February 19th, 2020.
Brazilian president Jair Bolsonaro came out in defense of his Economy minister, Paulo Guedes, and said he would remain in his government “until the last day”. Meanwhile, Bolsonaro’s son, Rio de Janeiro senator Flávio Bolsonaro, is facing a request to be removed from office made by three left-wing parties after accusations of involvement with militias, money laundering, and embezzlement of public funds. Afghanistan’s president Ashraf Ghani has had his reelection officially sanctioned by the country’s Election Commission, after five months of disputes following accusations of vote-rigging by his main rival. China has expelled three Wall Street Journal reporters after the newspaper published an op-ed in which it described China as “the real sick man of Asia”. Finally, Bolivian election authorities have barred the candidacy of former president Evo Morales, who planned to run for a seat in the country’s Senate for the department of Cochabamba.
Take a look at our highlights.
Bolsonaro stands up for Guedes and defends minister “until the last day”
On Tuesday, Brazilian president Jair Bolsonaro came out in defense of Economy minister Paulo Guedes, during a speech made at the inauguration of Army general Braga Netto as the new Chief of Staff. Without being questioned on the subject, Bolsonaro discussed the minister’s work: “If Paulo Guedes has some occasional issues, as we all do, and he is under attack, this is much more due to his competence than to any possible slips, many of which I myself have committed in the past.” He also ensured Guedes’s permanence until the end of his term. “But I am sure that, just as he is one of the few whom I’ve known since before the elections, he will remain with us until our last day [in office],” he added.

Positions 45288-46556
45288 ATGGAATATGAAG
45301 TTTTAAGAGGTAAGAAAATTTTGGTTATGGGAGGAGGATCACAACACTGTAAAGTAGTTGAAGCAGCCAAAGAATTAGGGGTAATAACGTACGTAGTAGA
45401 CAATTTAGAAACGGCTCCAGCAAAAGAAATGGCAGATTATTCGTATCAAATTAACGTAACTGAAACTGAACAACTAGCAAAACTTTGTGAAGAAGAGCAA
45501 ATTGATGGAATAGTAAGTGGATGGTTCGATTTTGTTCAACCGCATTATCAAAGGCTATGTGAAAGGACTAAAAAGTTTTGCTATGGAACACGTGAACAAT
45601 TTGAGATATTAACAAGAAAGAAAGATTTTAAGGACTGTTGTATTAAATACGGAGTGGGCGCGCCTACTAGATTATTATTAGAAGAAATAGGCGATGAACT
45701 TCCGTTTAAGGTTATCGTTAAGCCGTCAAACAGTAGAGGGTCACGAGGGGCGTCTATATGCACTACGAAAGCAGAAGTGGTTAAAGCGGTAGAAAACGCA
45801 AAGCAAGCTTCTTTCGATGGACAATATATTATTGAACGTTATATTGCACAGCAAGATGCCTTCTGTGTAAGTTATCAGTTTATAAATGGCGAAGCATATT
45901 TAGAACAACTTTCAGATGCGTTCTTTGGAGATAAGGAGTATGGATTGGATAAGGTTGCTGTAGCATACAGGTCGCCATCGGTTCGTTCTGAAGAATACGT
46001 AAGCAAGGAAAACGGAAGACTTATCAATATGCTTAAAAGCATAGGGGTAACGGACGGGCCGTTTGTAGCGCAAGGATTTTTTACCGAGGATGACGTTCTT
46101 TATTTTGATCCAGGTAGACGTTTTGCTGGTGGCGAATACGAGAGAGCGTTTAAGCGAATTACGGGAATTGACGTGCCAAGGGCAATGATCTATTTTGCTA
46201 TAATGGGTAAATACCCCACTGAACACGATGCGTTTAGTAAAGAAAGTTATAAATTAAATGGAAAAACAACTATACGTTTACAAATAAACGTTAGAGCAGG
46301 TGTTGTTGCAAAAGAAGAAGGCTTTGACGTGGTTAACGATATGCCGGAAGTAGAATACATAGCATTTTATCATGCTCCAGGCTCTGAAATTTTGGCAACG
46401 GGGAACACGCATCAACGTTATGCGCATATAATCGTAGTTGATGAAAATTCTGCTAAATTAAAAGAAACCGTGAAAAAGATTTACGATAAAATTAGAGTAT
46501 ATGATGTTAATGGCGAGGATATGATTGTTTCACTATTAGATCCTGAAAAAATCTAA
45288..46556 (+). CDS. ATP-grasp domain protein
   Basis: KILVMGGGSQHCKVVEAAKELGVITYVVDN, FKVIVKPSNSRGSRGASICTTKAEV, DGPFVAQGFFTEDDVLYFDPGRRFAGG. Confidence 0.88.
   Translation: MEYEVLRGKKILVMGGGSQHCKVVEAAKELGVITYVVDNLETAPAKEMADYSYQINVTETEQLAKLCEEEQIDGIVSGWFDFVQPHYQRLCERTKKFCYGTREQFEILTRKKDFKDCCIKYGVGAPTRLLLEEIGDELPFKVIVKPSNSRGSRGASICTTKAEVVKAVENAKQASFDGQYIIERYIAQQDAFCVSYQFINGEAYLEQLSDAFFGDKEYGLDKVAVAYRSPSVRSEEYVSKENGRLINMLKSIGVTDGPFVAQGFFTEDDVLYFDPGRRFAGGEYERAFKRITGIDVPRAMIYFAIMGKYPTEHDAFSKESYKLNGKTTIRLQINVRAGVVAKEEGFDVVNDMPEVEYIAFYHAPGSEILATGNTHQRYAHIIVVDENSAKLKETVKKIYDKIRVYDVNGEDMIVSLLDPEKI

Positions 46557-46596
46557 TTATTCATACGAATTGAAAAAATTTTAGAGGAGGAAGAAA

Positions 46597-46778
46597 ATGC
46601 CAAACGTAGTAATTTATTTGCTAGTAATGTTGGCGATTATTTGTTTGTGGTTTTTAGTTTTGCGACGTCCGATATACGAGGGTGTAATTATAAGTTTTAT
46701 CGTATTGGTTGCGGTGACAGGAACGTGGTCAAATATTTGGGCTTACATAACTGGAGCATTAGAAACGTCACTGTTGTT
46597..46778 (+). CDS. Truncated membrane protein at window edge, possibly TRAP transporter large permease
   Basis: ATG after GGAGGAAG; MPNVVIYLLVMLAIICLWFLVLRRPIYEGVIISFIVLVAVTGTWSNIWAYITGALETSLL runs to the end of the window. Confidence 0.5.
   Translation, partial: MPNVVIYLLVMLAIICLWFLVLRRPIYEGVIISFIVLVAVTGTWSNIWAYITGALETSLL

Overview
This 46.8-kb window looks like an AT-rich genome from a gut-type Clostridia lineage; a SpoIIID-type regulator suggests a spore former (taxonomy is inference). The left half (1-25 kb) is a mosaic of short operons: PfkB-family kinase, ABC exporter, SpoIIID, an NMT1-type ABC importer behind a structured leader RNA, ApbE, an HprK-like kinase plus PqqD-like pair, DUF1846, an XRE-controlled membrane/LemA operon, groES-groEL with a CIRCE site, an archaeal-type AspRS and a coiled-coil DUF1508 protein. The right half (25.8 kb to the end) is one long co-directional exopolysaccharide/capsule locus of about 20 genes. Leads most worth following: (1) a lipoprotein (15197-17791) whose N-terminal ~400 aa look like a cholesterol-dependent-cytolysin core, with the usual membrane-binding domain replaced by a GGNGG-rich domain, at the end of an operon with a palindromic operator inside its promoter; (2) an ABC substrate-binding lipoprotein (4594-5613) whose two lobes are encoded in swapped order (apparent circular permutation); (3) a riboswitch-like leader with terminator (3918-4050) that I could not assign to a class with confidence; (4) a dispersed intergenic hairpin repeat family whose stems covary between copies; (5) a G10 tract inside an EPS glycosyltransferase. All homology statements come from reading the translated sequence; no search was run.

Flávio Bolsonaro’s removal asked by PSOL, PT, and Rede
President Jair Bolsonaro’s son, Rio de Janeiro senator Flávio Bolsonaro, is being targeted by a petition for his removal from office by members of PSOL, the Workers’ Party, and Rede, at the Brazilian Senate’s Ethics Council. In their request, the parties claim “relationship with militias”, as well as money laundering, and embezzlement of public funds through the so-called “rachadinhas”, a scheme in which Flávio Bolsonaro allegedly received a kickback of the salary paid to his employees during his term as a congressman at the Rio de Janeiro Legislative Assembly.
Afghan president Ashraf Ghani named election winner after five-month dispute
Ashraf Ghani has been officially re-elected as president of Afghanistan, according to the results released on Tuesday by the country’s Election Commission. Afghans took to the ballots on September 28th, and the result has since been postponed after several requests for a recount by Ghani’s main rival, Afghanistan’s Chief Executive Abdullah Abdullah, who made allegations of vote-rigging. Current vice-president Abdul Rashid Dostum, a former warlord, has also threatened to form a parallel government. The country is facing a political crisis precisely as the United States is trying to make a deal with the Taliban in order to withdraw its troops from the region.
China expels three Wall Street Journal reporters after op-ed
China has revoked the credentials of three Wall Street Journal reporters who worked in Beijing. This is the first time in the post-Mao Zedong era that the Chinese government expels several journalists from a single media organization at once. The country’s Foreign Affairs Ministry attributed the decision to a recent opinion editorial published by the newspaper in February which referred to China as “the real sick man of Asia.” Josh Chin and Chao Deng, both US nationals, as well as Australian Philip Wen, were ordered to leave the country within five days. Meanwhile, opposition activists have denounced the imprisonment of jurist Xu Zihyong, who called on president Xi Jinping to resign due to his official response to the coronavirus epidemic.
Bolivian courts veto Evo Morales’s Senate candidacy
Bolivia’s Supreme Electoral Court has barred the candidacy of former president Evo Morales for the country’s Senate, according to sources within Morales’s party, Movement for Socialism (MAS), to newspaper El Deber. The motives for their refusal will be officially disclosed today, according to the sources. Morales, who is currently exiled in Argentina, planned on running for the Senate for the department of Cochabamba. The courts approved MAS party candidate Luis Arce for the Bolivian presidential elections. Arce was personally appointed by Morales and, so far, has been leading the polls.